After Ian Murphy’s life-long friend, Kieran Fitzparick, dies unexpectedly, Ian’s brief sobriety is shattered, and his life is set adrift. Ian feels incapable of fulfilling Kieran’s last request—to serve as mentor to his 22-year-old nephew—but accepts the role to honor Kieran, never anticipating how important this relationship will become.
Shouldering his reluctant role as mentor, Ian returns to his life in Cork but suffers insurmountable writers’ block. When a new friend suggests that guilt may be standing in Ian’s way, Ian agrees to offer an act of contrition to the Irish people for his role in the IRA.
With the belief that a work of art is a confession, Ian writes a memoir stage play, “Dead Reckoning”, where he reveals his secret life in the IRA, and relies on the aid of Kieran’s nephew to direct this act of remorse. Can Ian’s repentance for his complicity in the horrors of The Troubles alleviate his guilt and allow him to truly live again?
I have experienced the “Third time is a Charm” affect with my third novel, Dead Reckoning. It began with the responses received from the query letters I sent out in search of a traditional publisher. Of the eight query letters I sent I had positive responses from three. One I had to decline because I did not clearly understand the nature of their publishing business. Of the other two I had a telephone interview with one and an in person interview with the second. After the interview I was offered a contract with Henschel Haus Publishing and of course signed on the dotted line.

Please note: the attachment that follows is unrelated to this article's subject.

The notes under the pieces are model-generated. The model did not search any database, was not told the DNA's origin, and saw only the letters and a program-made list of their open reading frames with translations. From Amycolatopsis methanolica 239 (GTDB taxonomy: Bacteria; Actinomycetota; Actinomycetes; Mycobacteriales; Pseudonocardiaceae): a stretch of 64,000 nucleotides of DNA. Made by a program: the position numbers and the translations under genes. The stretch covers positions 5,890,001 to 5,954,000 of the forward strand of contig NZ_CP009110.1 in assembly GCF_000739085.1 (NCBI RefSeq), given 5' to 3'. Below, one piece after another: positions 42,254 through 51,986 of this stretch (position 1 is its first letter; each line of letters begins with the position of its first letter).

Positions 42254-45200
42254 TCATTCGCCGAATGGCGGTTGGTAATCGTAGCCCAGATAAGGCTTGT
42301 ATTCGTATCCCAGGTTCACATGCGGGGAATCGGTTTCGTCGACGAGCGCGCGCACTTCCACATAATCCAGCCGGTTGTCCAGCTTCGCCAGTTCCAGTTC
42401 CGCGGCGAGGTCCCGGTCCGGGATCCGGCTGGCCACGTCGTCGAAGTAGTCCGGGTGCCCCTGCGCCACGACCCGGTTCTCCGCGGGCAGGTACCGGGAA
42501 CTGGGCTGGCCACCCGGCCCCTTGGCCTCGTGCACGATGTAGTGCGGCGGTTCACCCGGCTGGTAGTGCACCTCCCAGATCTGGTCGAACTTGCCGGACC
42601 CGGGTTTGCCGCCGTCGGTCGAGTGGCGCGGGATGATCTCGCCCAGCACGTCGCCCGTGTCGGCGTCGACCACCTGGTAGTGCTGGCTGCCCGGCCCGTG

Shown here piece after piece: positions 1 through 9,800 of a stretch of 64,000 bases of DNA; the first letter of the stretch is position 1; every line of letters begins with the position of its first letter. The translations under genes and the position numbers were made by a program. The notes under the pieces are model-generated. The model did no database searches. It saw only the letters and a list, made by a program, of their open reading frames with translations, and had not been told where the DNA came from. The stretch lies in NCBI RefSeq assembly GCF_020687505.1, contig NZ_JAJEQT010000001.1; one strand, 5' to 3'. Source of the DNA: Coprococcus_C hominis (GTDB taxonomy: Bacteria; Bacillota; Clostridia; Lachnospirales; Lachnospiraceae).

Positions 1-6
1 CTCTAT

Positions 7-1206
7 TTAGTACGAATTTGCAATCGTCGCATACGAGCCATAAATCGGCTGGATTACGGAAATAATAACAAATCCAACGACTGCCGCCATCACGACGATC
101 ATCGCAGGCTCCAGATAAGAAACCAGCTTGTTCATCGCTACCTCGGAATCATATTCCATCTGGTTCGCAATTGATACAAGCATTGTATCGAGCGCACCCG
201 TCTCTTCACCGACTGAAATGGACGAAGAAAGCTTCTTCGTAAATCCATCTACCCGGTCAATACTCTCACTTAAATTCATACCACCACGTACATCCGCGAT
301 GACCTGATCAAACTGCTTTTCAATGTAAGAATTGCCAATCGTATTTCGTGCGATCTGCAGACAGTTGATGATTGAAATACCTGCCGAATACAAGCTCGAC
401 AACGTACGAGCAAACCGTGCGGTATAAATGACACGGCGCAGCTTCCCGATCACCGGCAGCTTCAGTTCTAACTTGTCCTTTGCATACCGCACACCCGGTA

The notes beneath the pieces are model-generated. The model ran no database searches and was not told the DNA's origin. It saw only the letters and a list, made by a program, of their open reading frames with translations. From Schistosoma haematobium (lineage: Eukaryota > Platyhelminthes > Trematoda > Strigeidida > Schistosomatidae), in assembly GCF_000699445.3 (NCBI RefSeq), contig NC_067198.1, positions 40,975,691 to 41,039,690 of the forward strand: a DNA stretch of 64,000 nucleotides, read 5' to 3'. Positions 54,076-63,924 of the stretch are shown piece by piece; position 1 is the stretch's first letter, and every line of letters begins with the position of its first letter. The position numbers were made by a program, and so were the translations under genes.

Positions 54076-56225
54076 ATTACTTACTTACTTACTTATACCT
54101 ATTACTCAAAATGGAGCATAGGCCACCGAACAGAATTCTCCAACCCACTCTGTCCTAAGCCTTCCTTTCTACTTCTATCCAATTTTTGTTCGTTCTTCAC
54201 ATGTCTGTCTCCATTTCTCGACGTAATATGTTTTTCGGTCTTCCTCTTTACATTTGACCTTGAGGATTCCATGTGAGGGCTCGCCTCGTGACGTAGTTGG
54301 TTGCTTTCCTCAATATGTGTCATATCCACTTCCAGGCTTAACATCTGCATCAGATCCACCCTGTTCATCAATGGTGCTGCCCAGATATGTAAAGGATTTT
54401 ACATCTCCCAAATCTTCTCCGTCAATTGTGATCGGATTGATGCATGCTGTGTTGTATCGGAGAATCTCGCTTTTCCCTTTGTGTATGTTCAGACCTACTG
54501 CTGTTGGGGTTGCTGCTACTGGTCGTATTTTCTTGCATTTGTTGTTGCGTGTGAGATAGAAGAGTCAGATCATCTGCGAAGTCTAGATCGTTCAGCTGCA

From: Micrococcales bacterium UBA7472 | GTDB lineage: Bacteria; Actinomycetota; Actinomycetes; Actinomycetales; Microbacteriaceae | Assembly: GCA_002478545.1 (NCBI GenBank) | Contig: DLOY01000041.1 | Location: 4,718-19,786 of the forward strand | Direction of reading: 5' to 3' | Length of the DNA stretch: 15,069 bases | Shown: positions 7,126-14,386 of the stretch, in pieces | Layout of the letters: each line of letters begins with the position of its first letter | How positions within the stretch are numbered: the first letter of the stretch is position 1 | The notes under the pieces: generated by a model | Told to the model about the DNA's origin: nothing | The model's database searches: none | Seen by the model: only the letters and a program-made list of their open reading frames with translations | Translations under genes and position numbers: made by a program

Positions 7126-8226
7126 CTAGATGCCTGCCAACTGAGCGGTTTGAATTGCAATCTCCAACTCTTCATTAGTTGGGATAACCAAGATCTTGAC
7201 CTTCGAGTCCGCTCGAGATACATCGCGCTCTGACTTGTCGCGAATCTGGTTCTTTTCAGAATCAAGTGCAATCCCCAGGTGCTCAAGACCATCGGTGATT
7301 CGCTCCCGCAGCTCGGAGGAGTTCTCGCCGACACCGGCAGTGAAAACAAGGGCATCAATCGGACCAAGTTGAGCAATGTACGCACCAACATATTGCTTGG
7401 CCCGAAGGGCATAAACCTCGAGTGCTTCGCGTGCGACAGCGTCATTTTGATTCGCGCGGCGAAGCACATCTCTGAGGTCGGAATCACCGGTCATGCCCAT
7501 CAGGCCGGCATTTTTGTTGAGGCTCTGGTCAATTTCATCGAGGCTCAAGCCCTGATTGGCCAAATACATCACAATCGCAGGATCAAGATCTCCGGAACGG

In addition to publishing Dead Reckoning, Henschel Haus offered to re-publish Murphy’s Troubles and Out of Darkness with fresh book covers and a few interior changes. They will be published in June 2018. I couldn’t believe my good fortune.
A major element of my book marketing is to attend author/book festivals and writers conferences. When feasible I like to make presentations and have the opportunity to sell a few books. In the past I’ve done a great deal of research and made cold proposals to as many events as possible. In the past few years I’ve built a record and developed a number of presentations specifically designed to fit a conference and or audience.
Using this approach I’ve participated in: Irish Book and Music Festival – Chicago; Wisconsin Book Festival; Milwaukee Irish Fest; Oshkosh Irish Fest and many others. I have learned the art form of making proposals.
For the first time since I began publishing in 2013, this year I have been invited to present at two events: Write, Pitch, and Publish Conference April 7th in Milwaukee and the Milwaukee Irish Fest August 17-19, 2018.
So, having the third book launched with a traditional publisher is having unexpected benefits. The third book is a charm. I’m looking forward to receive more invitations and filling my 2018 calendar.
No, this blog is NOT about Valentine’s Day. A blog title of Facelift has the potential of being very cruel on Valentine’s Day.